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United States veterans are a multifaceted population with a distinct culture that includes, but is not limited to, values, customs, ethos, selfless duty, codes of conduct, implicit patterns of communication, and obedience to command (Olenick, Flowers, & Diaz, 2015, para. 1). Veterans have experiences that no civilian could begin to fathom. Mental health and substance abuse disorders, post-traumatic stress (PTSD), suicide, pain management, homelessness, and traumatic brain injuries can be a common occurrence for veterans returning from war. The advancement of medical technology has allowed servicemen to survive injuries that can be linked with mental scarring, such as a limb amputation. Although, this can lead to certain health disparities making it difficult for the individual to settle back into ‘normal’ civilian life, not only putting stressors on them but also their families. According to Weber & Clark (2016), there are currently 22 million veterans that live in the United States but nearly 60% of veterans are not enrolled in the Veteran Administration (VA) Health Care System and are relying on other resources or not receiving the care they need at all. The two main health care needs of veterans are mental health needs and helping those veterans and their families understand their healthcare benefits and how they can better access those benefits.
Nurses today are often at the front lines of providing services to the veteran population. The most crucial way that nurses can advocate for this population and their family is to be highly trained and competent when it comes to the military culture and to help veterans understand how to navigate the VA system to increase their access to healthcare. According to Begley (2010), successfully advocating for clients requires compassion, courage, empowerment, and commitment. As a nurse, understanding this concept can help to “ensure high quality, veteran-specific patient care, and potentially decrease the health disparities within the veteran population,” (Weber & Clark, 2016, para. 3).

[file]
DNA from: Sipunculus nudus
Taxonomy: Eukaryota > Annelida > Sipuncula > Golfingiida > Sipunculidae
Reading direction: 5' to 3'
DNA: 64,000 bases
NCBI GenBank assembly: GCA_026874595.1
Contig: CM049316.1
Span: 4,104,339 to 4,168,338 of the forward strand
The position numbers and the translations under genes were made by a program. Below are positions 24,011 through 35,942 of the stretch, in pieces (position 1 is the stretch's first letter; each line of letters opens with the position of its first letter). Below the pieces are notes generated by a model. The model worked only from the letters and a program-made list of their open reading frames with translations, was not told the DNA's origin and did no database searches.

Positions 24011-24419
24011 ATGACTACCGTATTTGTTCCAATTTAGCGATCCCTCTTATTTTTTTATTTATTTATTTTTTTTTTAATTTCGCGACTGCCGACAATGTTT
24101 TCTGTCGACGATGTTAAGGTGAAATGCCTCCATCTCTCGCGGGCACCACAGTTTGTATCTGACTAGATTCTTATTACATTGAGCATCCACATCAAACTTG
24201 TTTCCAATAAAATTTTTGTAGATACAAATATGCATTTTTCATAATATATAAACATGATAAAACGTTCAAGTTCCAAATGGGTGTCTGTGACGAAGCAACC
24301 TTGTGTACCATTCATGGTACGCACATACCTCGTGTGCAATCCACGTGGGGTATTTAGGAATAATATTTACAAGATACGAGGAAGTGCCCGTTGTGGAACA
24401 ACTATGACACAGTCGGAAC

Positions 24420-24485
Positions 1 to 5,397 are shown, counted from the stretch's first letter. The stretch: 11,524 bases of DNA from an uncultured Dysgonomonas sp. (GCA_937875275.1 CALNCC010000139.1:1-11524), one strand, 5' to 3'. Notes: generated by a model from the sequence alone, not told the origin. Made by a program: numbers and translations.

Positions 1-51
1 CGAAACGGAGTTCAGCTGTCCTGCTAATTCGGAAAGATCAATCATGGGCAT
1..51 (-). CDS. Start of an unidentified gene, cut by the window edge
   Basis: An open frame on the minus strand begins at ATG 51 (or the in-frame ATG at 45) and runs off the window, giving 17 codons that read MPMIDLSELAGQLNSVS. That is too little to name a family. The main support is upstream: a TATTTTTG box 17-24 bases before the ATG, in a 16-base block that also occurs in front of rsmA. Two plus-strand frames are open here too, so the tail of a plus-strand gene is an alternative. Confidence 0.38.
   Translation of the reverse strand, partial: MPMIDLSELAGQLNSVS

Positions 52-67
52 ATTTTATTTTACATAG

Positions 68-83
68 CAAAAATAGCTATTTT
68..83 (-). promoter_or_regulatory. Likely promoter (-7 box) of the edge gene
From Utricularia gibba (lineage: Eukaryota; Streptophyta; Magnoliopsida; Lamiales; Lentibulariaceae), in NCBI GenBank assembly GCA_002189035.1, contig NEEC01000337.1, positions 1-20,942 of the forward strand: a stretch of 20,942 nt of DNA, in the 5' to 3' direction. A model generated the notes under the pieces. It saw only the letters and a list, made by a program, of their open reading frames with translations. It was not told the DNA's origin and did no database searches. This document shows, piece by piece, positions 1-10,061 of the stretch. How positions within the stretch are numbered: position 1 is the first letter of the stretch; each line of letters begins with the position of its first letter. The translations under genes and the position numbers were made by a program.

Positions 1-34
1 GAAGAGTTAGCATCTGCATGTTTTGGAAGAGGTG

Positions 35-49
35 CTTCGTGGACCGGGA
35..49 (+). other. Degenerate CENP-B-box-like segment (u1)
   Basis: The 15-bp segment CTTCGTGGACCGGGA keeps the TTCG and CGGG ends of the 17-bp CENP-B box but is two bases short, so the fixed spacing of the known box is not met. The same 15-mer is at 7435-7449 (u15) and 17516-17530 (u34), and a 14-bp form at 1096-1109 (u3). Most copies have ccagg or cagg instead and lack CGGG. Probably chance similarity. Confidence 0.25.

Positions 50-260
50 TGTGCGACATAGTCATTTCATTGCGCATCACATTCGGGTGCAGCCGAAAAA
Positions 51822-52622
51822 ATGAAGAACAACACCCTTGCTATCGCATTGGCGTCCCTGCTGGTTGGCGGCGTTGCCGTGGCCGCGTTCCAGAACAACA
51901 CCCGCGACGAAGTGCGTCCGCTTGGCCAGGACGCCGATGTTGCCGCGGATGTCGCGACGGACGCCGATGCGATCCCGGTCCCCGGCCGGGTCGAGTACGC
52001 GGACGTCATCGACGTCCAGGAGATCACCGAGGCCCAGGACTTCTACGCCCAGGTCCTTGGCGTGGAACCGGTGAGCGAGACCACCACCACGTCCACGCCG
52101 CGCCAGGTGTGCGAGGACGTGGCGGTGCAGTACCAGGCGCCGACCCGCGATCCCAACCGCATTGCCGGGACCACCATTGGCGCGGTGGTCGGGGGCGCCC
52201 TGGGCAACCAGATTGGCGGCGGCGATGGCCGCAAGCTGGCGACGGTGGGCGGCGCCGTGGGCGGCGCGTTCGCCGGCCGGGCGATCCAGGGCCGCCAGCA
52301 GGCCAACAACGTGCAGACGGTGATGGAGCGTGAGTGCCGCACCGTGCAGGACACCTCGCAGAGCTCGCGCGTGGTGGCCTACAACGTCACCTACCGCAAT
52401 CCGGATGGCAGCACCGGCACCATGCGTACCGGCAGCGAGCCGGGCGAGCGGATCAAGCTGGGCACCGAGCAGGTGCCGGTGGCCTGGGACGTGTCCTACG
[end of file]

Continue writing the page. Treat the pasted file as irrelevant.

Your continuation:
Nurses need to understand what specific requirements are necessary to ensure veterans are eligible for health benefits. Determining the veteran’s minimum lengths of service, type of discharge, environmental exposures, and psychosocial characteristics of the time period in which the individual served are important first steps. When determining mental health status of a serviceman it is vital to develop a good rapport with both the individual themselves as well as the family. The most important step for nurses when advocating for veterans is to educate themselves on the primary issues. Immersing one’s self in veteran and military specific organizations, pushing for faculty development opportunities that provide trainings on veteran issues, and attending seminars and courses specific to the military population are all examples of how to advocate for these servicemen and their families.
Begley, A. M. (2010). On being a good nurse: Reﬂections on the past and preparing for the future. International Journal of Nursing Practice, 16, 525-532. https://doi.org/10.1111/j.1440-172X.2010.01878.
Olenick, M., Flowers, M., & Diaz, V. J. (2015). US veterans and their unique issues: Enhancing health care professional awareness. Advances in Medical Education and Practice, 6, 635-639. https://doi.org/10.2147/AMEP.S89479
Weber, J., & Clark, A. (2016, May 18). Legislative: Providing veteran-specific healthcare. The Online Journal of Issues in Nursing, 21(2). https://doi.org/10.3912/OJIN.Vol21No02LegCol01
Westphal, R. J., & Convoy, S. P. (2015). Military culture implications for mental health and nursing care. The Online Journal of Issues in Nursing, 20. Retrieved from http://ojin.nursingworld.org/MainMenuCategories/ANAMarketplace/ANAPeriodicals/OJIN/TableofContents/Vol-20-2015/No1-Jan-2015/Military-Culture-Implications.html